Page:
Some analogies can mean more than just the point they are trying to demonstrate. They reveal a person’s emotional state, political resolutions, sense of self, fears, prejudices and perception of others.
It was this kind of analogy that came out of the mouth of Josep Borrell, the high representative of the European Union for foreign affairs and security policy. Speaking at the European Diplomatic Academy in Bruges, Borrell said: “Europe is a garden … It is the best combination of political freedom, economic prosperity and social harmony that humanity could create. The rest of the world is not exactly a garden. Most of the rest of the world is a jungle and the jungle can invade the garden. Gardeners must tend to it, but they cannot protect the garden by building walls.”
Borrell’s goal was to deliver a message about the European Union engaging more with the world rather than becoming isolated. Yet building on the “garden and jungle” metaphor to argue that the rest of the world would otherwise invade Europe in different ways amounted to a confession in several senses. Critics argue that the European diplomat’s metaphor reflects the West’s Eurocentric, white supremacist, colonialist, racist mindset.
Obviously, one need not go back to the West’s “civilizing-colonializing” era to dig up and expose that mindset. Is is enough to remember the language the United States used to justify its post-9/11 invasions of Afghanistan and Iraq, the way it talked about a crusade before settling on democracy promotion, its Orientalist conclusions that portrayed Muslims as terrorists, and the mild self-critique of those authors, who conceded that mistakes were made.
Serious fears of EU
In general terms, Borrell’s remarks highlighted the serious fears of European policymakers that go beyond the West’s all-too-familiar sense of superiority. In other words, there is a much bigger discussion here. In this sense, the European Union, which needs to create an equilibrium in sync with Russia, the United Kingdom and Türkiye, continues to lose control. Brexit led Britain to play a different geopolitical game. Having excluded Türkiye for various reasons, the European Union currently faces Russia as an enemy. That is why it makes perfect sense for European politicians to try and work out what needs to be done, as the Russian invasion of Ukraine has sparked a crisis for Europe across the board – from energy to the economy and political leadership.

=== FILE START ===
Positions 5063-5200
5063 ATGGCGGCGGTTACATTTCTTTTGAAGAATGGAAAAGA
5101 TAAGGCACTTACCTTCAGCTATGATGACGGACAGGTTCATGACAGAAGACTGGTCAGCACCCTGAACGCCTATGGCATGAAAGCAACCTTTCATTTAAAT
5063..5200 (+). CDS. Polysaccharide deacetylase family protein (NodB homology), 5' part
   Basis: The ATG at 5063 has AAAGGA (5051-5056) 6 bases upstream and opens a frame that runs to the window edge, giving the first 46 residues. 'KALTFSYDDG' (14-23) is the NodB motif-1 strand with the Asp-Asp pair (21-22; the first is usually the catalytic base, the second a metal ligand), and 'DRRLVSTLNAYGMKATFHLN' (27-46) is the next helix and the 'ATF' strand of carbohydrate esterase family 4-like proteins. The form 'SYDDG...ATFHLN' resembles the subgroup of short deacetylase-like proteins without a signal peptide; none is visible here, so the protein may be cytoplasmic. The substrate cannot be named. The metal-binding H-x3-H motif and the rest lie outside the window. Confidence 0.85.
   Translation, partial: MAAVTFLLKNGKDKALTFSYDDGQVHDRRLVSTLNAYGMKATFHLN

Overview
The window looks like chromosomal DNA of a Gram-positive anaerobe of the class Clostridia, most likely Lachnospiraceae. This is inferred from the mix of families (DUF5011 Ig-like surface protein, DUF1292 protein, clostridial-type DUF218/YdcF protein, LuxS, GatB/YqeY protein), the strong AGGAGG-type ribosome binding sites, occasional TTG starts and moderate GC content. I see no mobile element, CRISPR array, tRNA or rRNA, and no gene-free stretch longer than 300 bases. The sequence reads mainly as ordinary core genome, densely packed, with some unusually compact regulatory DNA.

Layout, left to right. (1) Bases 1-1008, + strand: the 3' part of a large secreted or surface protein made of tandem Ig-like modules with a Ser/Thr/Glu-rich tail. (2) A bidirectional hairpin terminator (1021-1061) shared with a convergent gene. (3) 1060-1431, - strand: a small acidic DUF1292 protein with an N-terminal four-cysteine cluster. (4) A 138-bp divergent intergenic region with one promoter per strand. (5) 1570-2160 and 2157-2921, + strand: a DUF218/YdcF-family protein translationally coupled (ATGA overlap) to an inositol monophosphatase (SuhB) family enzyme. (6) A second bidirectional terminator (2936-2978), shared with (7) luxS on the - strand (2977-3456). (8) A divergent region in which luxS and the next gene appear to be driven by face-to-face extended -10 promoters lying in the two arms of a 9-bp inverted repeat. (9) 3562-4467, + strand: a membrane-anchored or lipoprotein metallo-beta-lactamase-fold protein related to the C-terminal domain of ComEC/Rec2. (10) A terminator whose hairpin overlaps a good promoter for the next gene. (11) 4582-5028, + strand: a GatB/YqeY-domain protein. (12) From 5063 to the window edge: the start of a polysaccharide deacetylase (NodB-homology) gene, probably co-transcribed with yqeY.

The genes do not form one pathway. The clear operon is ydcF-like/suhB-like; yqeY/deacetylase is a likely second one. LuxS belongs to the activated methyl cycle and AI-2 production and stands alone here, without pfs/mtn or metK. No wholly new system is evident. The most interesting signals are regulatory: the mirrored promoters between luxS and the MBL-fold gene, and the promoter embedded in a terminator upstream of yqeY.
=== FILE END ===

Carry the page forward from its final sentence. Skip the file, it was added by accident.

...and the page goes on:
That quest manifests itself in three ways. Primarily, there are folks that stress the difficulty of strengthening Europe’s trans-Atlantic alliance with the United States and the United Kingdom. However, the fact that the Western attempts to isolate Russia end up hurting Europe more than others fuels confusion. The second current reflects certain nationalist/right-wing movements that hope to find domestic, as opposed to EU-wide, solutions. Last but not least, the third group (which includes Borrell) maintains that Europe won’t be able to defend itself or play an influential role in an increasingly uncertain world, which is marked by great power competition, unless and until it becomes united. In this sense, they understand that the EU won’t be able to remain prosperous, safe and democratic as a weak and distracted player. As such, they argue that the fortress ought to address threats by reaching out – as opposed to becoming isolated. For the record, they are not wrong. There is a new kind of crisis underway.
From ‘garden’ to ‘jungle’
The crises that erupted in Iraq and Syria came to threaten Europe with asylum-seekers and terrorists. It would have been possible, people thought, for Europe to manage that situation by ignoring countries like Türkiye, which experienced the same problems and took certain security precautions. As a matter of fact, raising the question of Greece’s inhumane treatment of asylum-seekers in a few official reports would be enough to relieve oneself of one’s sense of guilt. After all, those major problems existed in what Borrell conveniently called “the jungle.”
This time around, the war is taking place in Europe. The United States, China, India and other major powers have no problem with a prolonged war between Russia and Ukraine either. As such, Europe experiences the threat of Russian expansionism as well as the negative consequences of that struggle. The EU leaders continue to lack a common strategic will. The bloc’s Türkiye policy, which Greece and the Greek Cypriots continue to dictate, represents but one case in point.
Here’s a useful reminder for Borrell: Internal strife could turn a “garden” into a “jungle” in the absence of “invaders.”
In this article
- 24 February 2022 | Russian invasion of Ukraine
- European Union (EU)
- High Representative of the European Union for Foreign Affairs and Security Policy
- Josep Borrell
- Leaders' Diplomacy
- Recep Tayyip Erdoğan
- Russia-Ukraine War
- Turkish Foreign Policy
- Türkiye's Foreign Policy
- United States (US)
- Vice-President of the European Commission